In an IM message the other day, Scott Hanselman asked me what my "DL strategy" was (DL = distribution list, a high-falutin' name for a mailing list). After I responded, he suggested I post it to my blog. Since I live to serve the Hanselcause, this is a slightly expanded and re-worded version of my e-mail to him.
When you first start at Microsoft, in New Employee Orientation (NEO) you are told the e-mail system is a fire hose, and to drink carefully. That's laughably understating the case. The entire company works on e-mail (and to a lesser degree, IM).
As was suggested to me, so I suggest to new Microsoft hires: look at the Address Book entries for people you know and work with, and look at what kinds of mailing lists they're subscribed to. Subscribe to more than you think you can handle, and just remove the ones that end up not providing enough value.
In order to deal with the e-mail volume (probably on the order of 1,000 messages a day), I needed two skills: subject skimming and folders. I started by putting each DL into its own folder, but you soon find out that that fails past a dozen DLs or so. Instead, I ended up with four broad categories of filtering:
1. Meeting Invitations. These stay in my Inbox, regardless of their origin; otherwise, they're easy to miss (and they might not show up on the phone).
2. Immediate team DLs (ASP.NET and smaller). These stay in my Inbox. Exception: Checkin e-mails go to a Checkins folder where they will get perused perhaps once or twice a week.
3. Internal DLs. Sorted into two folders: High and Low. Everything in High I should (or want to) read at work, while things in Low can wait if it's a busy day. Most of the DLs in High are low traffic, too; if something that I consider important becomes high traffic, I'll probably end up shifting it to Low.
4. External DLs. Sorted into two folders: Insiders and ASP.NET Forums (I have a mass forum subscription for MVC and Dynamic Data). Those are the only external DLs I am subscribed to with my @microsoft.com e-mail address. Everything else goes to Gmail, which by definition is low priority at work. (I also use labels to filter in Gmail, but grouped by message subject -- Agile, Mac, Windows, Personal, etc. -- with very little staying in my Inbox.)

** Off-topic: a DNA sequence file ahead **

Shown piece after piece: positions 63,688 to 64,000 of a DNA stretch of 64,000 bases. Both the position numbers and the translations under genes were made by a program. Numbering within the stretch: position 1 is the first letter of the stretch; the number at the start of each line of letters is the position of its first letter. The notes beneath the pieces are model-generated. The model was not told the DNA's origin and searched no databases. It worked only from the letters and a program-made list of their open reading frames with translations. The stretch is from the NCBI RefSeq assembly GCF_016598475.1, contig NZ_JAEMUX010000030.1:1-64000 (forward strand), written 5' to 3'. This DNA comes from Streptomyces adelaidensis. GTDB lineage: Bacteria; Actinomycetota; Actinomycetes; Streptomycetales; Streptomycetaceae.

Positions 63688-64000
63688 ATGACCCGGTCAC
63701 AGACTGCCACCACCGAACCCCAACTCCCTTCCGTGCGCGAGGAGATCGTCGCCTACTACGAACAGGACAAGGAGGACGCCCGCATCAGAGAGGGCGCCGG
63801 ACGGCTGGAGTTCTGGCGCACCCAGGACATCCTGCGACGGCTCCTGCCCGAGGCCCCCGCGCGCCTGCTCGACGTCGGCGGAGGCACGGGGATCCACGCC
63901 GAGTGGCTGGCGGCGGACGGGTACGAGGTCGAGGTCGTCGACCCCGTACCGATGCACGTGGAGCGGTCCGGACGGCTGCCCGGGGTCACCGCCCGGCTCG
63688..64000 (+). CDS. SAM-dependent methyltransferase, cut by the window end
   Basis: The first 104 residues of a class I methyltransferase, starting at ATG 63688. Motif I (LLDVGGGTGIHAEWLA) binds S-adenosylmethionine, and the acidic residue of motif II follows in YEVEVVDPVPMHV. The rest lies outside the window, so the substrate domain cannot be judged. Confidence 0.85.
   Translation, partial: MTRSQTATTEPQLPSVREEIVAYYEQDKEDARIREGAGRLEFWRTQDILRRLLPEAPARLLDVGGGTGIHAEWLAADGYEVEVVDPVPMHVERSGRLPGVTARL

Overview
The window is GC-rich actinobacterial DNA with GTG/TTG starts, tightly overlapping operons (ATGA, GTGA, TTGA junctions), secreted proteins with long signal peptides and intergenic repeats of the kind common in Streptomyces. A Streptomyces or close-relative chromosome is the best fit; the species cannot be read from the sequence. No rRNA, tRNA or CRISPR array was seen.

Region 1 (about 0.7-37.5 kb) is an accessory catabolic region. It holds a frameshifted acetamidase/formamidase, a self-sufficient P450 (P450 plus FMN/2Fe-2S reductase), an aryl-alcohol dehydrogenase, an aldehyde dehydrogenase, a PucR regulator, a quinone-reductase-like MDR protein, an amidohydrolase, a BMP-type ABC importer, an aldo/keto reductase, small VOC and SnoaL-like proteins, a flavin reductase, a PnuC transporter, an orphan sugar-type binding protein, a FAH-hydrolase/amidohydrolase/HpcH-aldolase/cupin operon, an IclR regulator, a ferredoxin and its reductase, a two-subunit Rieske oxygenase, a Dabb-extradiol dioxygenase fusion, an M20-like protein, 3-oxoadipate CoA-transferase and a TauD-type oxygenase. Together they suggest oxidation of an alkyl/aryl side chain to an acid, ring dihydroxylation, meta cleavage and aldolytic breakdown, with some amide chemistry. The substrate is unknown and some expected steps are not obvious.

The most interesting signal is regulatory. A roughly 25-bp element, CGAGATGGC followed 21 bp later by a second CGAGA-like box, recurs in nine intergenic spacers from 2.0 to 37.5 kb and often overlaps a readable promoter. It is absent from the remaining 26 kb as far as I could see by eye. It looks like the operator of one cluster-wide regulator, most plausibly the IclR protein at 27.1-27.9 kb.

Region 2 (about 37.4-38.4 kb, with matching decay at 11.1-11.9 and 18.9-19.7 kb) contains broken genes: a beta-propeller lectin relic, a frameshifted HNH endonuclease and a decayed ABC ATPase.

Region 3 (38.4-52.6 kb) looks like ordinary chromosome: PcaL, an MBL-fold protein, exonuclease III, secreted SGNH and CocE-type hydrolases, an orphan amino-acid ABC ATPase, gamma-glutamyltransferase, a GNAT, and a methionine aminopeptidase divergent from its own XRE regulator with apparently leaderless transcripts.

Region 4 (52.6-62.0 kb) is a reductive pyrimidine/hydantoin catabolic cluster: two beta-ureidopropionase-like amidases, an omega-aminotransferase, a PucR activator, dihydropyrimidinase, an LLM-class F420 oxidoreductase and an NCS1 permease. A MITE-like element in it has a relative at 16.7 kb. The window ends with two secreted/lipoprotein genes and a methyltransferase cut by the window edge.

I use Outlook Favorites and collapse the folder list so I only see what I want.
I keep very little; almost everything is read and deleted. Anything that I want to keep long term I shove into an Archive folder and let indexing help me find it later. On any given day, my folders should have virtually nothing but unread messages in them. I feel no guilt mass deleting filtered things if I've been gone away from e-mail for too long to catch up.
Lists that usually end up in my High folder talk about:
Technology brown bags and guest lectures; design patterns; unit testing, XP, and other agile topics; DLs that are team-related, but have a wider scope than the team; and, mentoring opportunities.
Lists that usually end up in my Low folder talk about:
Technologies I like but aren't necessarily related to my day-to-day job; cool things about the company; hobbies like home theater, home automation, gaming, poker, etc.; Music, movies, and other media; and, alpha level software and hardware testing (tons of opportunities for this at Microsoft).